The quote:  He uses the example of lighting to explain the features of his ideas on difference itself, namely (study material and on page 37 in his book, Difference and Repetition) :  “...imagine something  which distinguishes itself – and yet from that which it distinguishes itself does not distinguish itself from it” .  He uses lightning as example –  the lightning flash as a moment of intensity before its illuminating quality and before we can even quantify its luminescence.  This intensity of the lightning is not in opposition to the darkness from which it emerges – the black sky, also an affirmation of the reality and as a creative process.  It is as to think that the lightning leaped out of the background, which is undifferentiated and rose to the surface, meaning to become noticeable. Lightning remains bound in darkness and cannot cancel it out with its light.

Deleuze has, according to Olkowski, established “the underpinnings of representation as the dominant mode of seeing and thinking of the world, regardless of which historical conceptions of time and space obtains at any given moment” (1999:273) She suggests that this could be seen as that representation was constituted in western philosophy and that he analysed it as a particularly restricted and biased form of acting and thinking.

The painting to compare: The painting style, however Renaissance, is linear perspective and it must be considered as a convention which is a cultural attribute, comprehensible only for a quite specific sense of space or perception of the world, and is definitely not an absolute perceptual truth.  Deleuze reminds us that concepts/ideas come and go, but the creative character remains – this ability to create always comes back.  It is as if Deleuze is challenging us to see how difference gives rise to identities.  As a great master Giotto was, he could transform the scene away from conventional style, let his thoughts of the emotions which he captured contribute to the impact of this painting.  Even the shield at the back of Christ is something real, not the traditional  halo framing his head.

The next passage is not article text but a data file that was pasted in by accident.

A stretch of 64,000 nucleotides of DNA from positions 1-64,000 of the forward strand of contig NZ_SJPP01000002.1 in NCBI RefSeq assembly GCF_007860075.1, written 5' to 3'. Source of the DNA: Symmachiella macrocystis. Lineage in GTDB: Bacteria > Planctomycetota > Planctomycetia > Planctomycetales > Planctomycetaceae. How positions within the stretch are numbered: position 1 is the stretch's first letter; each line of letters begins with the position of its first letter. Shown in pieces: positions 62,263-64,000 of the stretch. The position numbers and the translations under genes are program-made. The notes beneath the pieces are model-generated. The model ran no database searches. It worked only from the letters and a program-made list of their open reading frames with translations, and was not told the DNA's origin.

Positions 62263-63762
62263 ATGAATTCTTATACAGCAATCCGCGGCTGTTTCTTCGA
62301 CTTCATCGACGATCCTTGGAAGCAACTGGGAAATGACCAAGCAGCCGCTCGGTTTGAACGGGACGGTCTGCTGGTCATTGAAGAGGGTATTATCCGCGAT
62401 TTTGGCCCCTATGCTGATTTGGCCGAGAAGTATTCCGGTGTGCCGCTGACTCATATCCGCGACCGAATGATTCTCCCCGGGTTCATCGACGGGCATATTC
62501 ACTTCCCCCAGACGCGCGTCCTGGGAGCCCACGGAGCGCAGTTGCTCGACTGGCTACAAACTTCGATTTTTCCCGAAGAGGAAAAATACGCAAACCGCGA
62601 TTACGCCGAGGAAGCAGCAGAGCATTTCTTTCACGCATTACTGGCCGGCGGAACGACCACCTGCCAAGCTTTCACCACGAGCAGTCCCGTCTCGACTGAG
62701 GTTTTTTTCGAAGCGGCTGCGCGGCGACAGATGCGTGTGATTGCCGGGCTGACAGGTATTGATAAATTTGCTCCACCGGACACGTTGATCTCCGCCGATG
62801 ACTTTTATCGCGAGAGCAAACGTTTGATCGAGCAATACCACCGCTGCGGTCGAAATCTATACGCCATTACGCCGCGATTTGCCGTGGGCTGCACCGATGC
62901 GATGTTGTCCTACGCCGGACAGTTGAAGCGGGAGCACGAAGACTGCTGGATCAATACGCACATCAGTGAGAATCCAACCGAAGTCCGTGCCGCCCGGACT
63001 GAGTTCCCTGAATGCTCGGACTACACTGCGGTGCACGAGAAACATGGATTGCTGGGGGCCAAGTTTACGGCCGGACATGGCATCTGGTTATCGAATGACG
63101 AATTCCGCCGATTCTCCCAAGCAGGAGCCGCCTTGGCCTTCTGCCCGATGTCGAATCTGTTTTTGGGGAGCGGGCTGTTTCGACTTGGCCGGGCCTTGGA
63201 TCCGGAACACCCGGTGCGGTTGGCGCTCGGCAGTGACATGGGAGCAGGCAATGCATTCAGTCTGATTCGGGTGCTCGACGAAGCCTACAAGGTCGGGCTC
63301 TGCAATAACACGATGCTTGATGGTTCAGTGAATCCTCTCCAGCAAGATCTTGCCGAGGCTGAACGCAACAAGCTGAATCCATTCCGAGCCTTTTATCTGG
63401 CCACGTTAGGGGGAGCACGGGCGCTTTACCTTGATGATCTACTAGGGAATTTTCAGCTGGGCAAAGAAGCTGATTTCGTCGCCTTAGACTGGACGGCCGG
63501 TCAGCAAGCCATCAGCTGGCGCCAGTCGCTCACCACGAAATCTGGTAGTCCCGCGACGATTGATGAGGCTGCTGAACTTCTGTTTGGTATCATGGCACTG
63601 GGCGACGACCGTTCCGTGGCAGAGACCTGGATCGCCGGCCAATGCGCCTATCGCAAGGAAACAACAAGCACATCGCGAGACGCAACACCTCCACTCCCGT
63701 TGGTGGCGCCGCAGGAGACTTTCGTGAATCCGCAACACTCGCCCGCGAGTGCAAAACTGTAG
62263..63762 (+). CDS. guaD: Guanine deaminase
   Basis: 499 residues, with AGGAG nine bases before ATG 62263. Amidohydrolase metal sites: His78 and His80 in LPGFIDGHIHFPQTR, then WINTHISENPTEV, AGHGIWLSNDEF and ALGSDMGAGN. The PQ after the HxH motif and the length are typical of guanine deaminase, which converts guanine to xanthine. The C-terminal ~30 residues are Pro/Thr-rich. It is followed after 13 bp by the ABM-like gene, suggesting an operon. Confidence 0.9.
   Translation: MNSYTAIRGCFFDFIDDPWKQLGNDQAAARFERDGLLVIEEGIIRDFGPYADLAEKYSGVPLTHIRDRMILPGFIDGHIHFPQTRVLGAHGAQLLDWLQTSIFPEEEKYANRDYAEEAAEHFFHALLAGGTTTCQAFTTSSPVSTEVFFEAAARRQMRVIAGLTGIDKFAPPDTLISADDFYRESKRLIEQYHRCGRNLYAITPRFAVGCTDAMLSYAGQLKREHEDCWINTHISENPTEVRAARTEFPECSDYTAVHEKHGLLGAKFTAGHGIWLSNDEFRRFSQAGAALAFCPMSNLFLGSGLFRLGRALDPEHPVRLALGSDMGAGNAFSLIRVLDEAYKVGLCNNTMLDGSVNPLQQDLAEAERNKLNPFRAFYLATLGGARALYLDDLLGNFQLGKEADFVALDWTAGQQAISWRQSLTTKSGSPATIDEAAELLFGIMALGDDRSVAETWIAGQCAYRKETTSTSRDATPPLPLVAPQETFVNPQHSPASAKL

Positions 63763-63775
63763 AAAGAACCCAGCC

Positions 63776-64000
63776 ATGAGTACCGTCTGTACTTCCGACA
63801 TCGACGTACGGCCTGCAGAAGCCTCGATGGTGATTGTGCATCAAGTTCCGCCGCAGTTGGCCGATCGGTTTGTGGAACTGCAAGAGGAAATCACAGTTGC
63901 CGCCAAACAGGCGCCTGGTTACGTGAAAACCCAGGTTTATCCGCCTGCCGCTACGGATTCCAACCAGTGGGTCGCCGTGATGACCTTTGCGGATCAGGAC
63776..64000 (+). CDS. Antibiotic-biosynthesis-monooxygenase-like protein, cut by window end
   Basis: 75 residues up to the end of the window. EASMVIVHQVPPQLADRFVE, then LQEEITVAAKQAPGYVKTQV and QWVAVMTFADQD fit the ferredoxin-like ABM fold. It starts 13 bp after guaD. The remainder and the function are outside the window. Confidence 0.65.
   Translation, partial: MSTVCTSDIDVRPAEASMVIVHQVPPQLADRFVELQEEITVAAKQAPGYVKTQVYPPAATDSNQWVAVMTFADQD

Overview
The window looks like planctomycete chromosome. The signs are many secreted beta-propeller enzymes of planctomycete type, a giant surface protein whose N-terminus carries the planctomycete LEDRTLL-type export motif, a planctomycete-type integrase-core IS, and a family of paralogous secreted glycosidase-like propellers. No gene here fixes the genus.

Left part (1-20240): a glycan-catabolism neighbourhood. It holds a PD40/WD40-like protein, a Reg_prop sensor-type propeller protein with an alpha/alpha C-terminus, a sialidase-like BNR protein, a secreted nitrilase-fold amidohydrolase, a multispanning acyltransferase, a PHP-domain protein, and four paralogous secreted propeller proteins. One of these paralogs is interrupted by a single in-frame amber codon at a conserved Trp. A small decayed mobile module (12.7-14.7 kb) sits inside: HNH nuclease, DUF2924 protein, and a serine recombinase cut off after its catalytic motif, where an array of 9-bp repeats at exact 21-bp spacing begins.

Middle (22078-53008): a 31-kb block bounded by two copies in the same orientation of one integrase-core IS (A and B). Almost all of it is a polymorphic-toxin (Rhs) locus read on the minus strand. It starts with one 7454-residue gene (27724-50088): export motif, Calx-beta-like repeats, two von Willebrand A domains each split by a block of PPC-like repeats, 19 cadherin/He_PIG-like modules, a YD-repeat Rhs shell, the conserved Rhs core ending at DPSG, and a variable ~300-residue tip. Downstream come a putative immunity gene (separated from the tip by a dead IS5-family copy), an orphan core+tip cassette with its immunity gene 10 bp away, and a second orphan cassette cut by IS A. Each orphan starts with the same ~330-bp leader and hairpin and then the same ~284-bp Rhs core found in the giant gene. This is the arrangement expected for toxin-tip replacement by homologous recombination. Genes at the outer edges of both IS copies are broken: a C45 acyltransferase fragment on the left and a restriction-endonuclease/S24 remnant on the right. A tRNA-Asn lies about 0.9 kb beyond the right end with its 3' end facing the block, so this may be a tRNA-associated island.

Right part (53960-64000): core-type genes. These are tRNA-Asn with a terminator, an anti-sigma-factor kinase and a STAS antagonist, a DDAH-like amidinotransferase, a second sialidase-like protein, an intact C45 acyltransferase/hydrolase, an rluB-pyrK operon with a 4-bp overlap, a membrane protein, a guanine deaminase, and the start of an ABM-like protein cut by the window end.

Ozlowski consider the fresco’s to be:   “… articulating a highly differentiated kind of pictorial space that sharpens the viewers awareness of the picture  surface … a total collapse of hierarchized space: shattered architecture, a completely flat surface.  In none of these cases does what appear on the surface correspond to any account of progressive or contemporaneous technological or historical ideas about space.” (1999:301)

  • form is destroyed
  • relief is renounced
  • determination is made

Deleuze, Gilles. (2014) Difference and Repetition, translated by  Paul Patton. Bloomsbury Academic, London 2017 reprint.

Olkowski, D. (1999) Deleuze and the Ruin of Representation. Amazon kindle edition

The video is available on: www.khanacademy.org/humanities/ap-art-history/early-europe-and-colonial-americas/medieval-europe-islamic-world/v/giotto-arena-scrovegni-chapel-part-2-of-4

Exercise 4.5  Apply the Dialectic diagram to Barr’s Chart

Barr's Chart

For Hegel, difference is opposition or dialectical. He does not see history as unfolding in a linear fashion, for him it proceeds in a dialectical form. His dialectical form is different to that of Socrates in that you start with a specific situation that generates its own opposition; so you have situations which are internally unstable and generate their own opposition. You now have an unstable situation of conflict, it has to be resolved, and it gets resolved into a new situation; that new situation will have its own instabilities, generate opposition, there will be conflict and you get a new situation.

  • The situation is called the THESIS
  • The opposition is called the ANTITHESIS
  • The new resolved situation is the SYNTHESIS